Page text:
When I was born, a nurse took me away to a room full of other babies and slathered my head in a mild detergent. My fresh baby head was scrubbed clean with a sudsy lather that I would later come to know as "shampoo". Before I could walk, talk, or even see properly I was using shampoo. My mom used shampoo. Her mom used shampoo. My sisters used shampoo, just like every other woman and girl that we knew. Shampoo, shampoo, shampoo. It has been a constant.
Being a natural beauty blogger, I read piles of wacky grooming tips, ranging from crunchy granola to cuckoo bananas. Hair care is arguably one of the hottest, most contraversial topics of them all. As a people, Americans are more or less obsessed with hair. If you need convincing, pull out a copy of your local yellow pages and look under "salons".
The number of Americans without access to fresh produce or healthy food is staggering, but I'm willing to bet that neighborhoods in even the worst food deserts have hair salons. No matter where you live, there is someone nearby, ready and waiting to cut, style, perm, and primp you to your heart's content
So when the social norm says "shampoo", what do we do? We scrub our scalps with foamy liquid "soaps" that aren't much better than what we wash our dishes in, and we are willing to pay excrutiating prices for them. I was paying upwards of $20 per bottle at my most desperately frizzy points.
Natural beauty divas and DIY gurus have been coming up with anti-shampoo plans for years, but it's only recently that these methods are gaining steam. Thanks to the internet, thousands of #nopoo pioneers have been sharing proof that yes, it really does work, and no, you won't look like a crazy hobo.
About eight weeks ago I decided to follow suit. I took the plunge and began my life without shampoo. There are a lot of methods out there, but after reading this lovely post by Crunchy Betty, I decided to go with the Baking Soda/ACV method.
How to No Poo using the Baking Soda/ACV Method
- "Wash" your hair every 2 - 3 days with a solution of 1 tablespoon baking soda and 1 cup water.
- "Condition" your hair every time you wash with a solution of 1-2 tablespoons organic apple cider vinegar to 1 cup water.
- I keep both solutions pre-mixed in squirt bottles in my shower.
- With each solution, it's important to squirt it directly onto your scalp, not the long part of your hair. Rub the solution into your scalp very gently to avoid breakage. Rinse each solution out completely. Leaving residue in your hair, especially from the baking soda, will cause irritation and can make your scalp unbalanced (too greasy or too dry).
The Adjustment Period
For the first three to six weeks (Don't believe the 2 - 3 week rumor. Lies!!) your hair will be crazy, unmanagable, and unpredictable. One day it will be greasy and awful. The next day it will be dry and awful. Other days it will just be awful in general. Every now and then, your hair will surprise you and look amazing, only to turn awful again the next day. Embrace ponytails, and try to ride it out with as much grace as you can. It does pass. After the fourth or fifth week, you can start troubleshooting to get it under control.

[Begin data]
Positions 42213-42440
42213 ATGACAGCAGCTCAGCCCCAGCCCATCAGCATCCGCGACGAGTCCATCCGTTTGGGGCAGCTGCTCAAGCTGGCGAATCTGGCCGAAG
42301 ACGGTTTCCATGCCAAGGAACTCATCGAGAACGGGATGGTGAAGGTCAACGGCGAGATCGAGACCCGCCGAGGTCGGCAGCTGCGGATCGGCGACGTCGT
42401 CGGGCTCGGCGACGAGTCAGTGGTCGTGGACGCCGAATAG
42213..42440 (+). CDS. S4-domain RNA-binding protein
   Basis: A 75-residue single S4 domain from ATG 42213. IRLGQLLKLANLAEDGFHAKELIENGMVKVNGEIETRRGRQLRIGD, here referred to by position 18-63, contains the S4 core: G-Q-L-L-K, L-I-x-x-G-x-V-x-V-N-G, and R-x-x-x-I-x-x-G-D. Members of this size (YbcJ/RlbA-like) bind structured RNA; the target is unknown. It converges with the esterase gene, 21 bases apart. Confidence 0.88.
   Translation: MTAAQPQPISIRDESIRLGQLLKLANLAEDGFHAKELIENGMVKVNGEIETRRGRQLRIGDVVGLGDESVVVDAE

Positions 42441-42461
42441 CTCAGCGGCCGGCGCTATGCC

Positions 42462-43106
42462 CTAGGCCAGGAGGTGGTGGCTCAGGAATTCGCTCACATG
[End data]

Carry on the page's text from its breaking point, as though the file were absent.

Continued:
Tips & Troubleshooting
Things to Know about this Method
- Baking Soda is the wrong ph for your skin, so it has the ability to really dry and irritate your scalp.
- You should never increase the ratio of baking soda in your washing solution.
- You should never leave the baking soda solution in your hair for more than a minute or two, and it must be rinsed completely after every use.
- Rubbing your scalp too roughly can break your hair, especially when you first start using this method. Be gentle!
- This method may not be ideal for people who use a lot of styling product in their hair. My husband is a pomade nut, so he uses a cold-process soap shampoo bar instead of the baking soda solution.
- You may need to make changes to the method if you have hard water.
Greasy or Waxy Hair
- Try adding extra water to the baking soda solution. The baking soda could be leaving a residue that makes your hair feel gross. Try adding another 1/2 cup to 1 cup of water to the solution.
- Take a little longer to massage your scalp after each solution. This helps break up the oil in your scalp, and it gives the solutions some extra time to do their thing. Don't leave either solution on your head for more than a couple of minutes.
- Wash more often. You should be washing your hair this way at most 2 - 3 times per week. If your hair feels greasy, try washing every two days consistently.
Irritated Scalp / Dandruff
- If your scalp becomes irritated, try adding extra water to the baking soda solution. The ph in baking soda can be super-harsh on your skin, which can cause a nasty reaction.